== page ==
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Project > SMA

SAO/ASIAA Submillimeter Array (SMA)

A Spiral and Bipolar Outflow in CIT 6: Unwinding the Mysteries of a Carbon Star
The SMA antenna built in Taiwan.
The SMA successfully imaged the thermal dust emission at 0.85 mm from the 0.9 x 0.3 pc area of Orion Molecular Cloud-3 (OMC-3), which is located to the north of Orion nebula M42
New Generation SMA 300GHz Receiver
New Generation SMA 300GHz Receiver
New Generation SMA 300GHz Receiver
SMA optical insert
SMA optical insert
Co-polarization radiation pattern of the 7-pixel array receiver optics design for SMA
Co-polarization radiation pattern of the 7-pixel array receiver optics design for SMA
Co-polarization radiation pattern of the 7-pixel array receiver optics design for SMA
CRL 618
Nature-CenA-COmosaic
The SMA, built at the top of Mauna Kea with an altitude about 4000 meters in Hawaii.
Wideband Radio Frequency Translator
Wideband Radio Frequency Translator
Wideband Radio Frequency Translator
Wideband Radio Frequency Translator
Array receiver optics design for SMA
Array receiver optics design for SMA

The Submillimeter Array (SMA) was dedicated on Mauna Kea in Hawaii during November 2003, and has been operational ever since. It is the only interferometer operating at submillimeer wavelengths, providing the highest angular resolution at this wavelength. This unique advanced telescope is a collaboration between the ASIAA and the Smithsonian Astrophysical Observatory (SAO) in the US.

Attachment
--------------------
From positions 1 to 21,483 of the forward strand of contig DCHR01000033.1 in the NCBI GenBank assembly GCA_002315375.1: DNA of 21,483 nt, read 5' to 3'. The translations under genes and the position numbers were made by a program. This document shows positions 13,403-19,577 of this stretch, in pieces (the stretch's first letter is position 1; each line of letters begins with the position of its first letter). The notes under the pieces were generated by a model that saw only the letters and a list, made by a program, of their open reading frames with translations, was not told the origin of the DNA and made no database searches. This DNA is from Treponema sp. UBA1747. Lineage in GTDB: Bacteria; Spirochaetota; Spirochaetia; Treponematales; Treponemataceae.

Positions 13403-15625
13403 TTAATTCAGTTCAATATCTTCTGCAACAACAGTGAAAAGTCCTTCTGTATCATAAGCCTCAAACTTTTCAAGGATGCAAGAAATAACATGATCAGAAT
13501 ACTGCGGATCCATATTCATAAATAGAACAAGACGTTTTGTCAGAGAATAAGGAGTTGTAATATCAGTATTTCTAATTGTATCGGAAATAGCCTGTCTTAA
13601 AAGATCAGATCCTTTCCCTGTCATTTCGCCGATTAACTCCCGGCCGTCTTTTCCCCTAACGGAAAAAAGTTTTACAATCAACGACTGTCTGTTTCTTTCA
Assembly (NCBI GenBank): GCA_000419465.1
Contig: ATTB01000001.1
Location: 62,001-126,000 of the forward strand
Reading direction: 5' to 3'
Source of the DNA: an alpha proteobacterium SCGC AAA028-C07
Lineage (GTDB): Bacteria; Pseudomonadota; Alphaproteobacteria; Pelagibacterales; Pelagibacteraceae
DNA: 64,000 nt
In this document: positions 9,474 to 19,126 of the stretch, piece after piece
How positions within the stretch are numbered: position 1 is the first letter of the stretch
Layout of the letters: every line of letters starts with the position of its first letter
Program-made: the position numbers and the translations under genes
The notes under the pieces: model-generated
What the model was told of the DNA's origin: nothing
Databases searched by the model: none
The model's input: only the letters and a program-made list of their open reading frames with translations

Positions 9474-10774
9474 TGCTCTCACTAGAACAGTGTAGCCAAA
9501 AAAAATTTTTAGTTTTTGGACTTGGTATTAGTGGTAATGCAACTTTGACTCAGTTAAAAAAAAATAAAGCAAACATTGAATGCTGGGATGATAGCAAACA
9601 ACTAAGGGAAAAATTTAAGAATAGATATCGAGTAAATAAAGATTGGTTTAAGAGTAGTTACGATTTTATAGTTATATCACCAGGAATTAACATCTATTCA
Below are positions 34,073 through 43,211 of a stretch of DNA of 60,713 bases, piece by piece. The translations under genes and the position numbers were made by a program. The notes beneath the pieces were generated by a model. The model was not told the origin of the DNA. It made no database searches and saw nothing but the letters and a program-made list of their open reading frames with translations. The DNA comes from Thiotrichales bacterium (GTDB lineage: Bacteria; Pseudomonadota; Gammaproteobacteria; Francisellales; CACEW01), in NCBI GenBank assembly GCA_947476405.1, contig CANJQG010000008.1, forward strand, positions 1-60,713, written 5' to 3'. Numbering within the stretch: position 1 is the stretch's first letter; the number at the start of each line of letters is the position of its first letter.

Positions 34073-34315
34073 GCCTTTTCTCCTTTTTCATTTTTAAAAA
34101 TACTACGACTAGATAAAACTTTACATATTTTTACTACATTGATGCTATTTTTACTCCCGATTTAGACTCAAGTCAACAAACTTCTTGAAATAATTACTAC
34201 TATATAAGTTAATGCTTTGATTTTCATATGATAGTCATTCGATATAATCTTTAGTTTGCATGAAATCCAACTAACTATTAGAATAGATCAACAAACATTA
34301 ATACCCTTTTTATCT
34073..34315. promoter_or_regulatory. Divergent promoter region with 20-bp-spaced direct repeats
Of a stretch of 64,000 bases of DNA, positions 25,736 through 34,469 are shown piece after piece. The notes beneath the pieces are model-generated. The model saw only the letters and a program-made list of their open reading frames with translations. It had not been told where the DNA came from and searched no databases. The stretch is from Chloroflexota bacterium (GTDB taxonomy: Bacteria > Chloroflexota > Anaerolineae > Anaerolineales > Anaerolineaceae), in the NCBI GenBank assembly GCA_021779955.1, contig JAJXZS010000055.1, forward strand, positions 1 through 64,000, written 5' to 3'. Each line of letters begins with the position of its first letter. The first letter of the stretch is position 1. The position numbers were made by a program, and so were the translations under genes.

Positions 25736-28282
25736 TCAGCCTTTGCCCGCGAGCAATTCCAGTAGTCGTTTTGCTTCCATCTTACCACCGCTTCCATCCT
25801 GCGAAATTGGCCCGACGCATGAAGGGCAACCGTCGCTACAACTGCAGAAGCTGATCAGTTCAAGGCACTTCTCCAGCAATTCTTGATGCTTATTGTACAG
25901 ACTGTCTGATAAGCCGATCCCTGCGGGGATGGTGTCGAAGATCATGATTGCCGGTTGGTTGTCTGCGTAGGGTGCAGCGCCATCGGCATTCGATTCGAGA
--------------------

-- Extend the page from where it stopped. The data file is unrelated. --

SMA consists of eight 6-meter antennas, with two of them (including the associated electronics and receiver systems) delivered by ASIAA under close collaborations with university groups and industry in Taiwan. It operates at the frequencies of 230, 345, 400, and 690 GHz. It can be arranged into configurations with baselines as long as 509 m, allowing us to observe submillimeter emission from warm, dense gas and dust at unprecedented high resolutions of up to 0.1 arcsecond. The SMA targets the cold interstellar medium with a great assortment of spectroscopic tools, diagnosing cool regions in the immediate vicinity of both young and evolved stars, the disks from which stars and planets form, and the active star forming regions in galaxies.

Some 533 papers have been produced, 231 of which have ASIAA co-authors and 108 papers have ASIAA first authors. Some of the most important and exciting results obtained since the SMA dedication include the use of a number of molecular lines at different excitation energies to study the circumstellar environment of two young stars (HH211, HH212). The higher excited lines can probe much closer to the central star and reveal the manner in which energetic material is being ejected in the form of bipolar jets. These images are the best ones ever made for molecular ejection, which is now understood as the means by which a circumstellar disk can remove excess angular momentum to facilitate accretion of matter onto the central star.

As a partner of the SMA project, ASIAA contributes towards the maintenance and operation of the array on Mauna Kea. ASIAA has a small local staff residing in Hilo, Hawaii. In addition, the scientific and engineering staff visits the site regularly, and conducts remote operation from Taipei.

link to project site

TEL: 886-2-3365-2200 FAX: 886-2-2367-7849
General: asiaa_replace2@_asiaa.sinica.edu.tw Media Request: epo_replace2@_asiaa.sinica.edu.tw
11F of AS/NTU Astronomy-Mathematics Building, No.1, Sec. 4, Roosevelt Rd, Taipei 10617, Taiwan, R.O.C.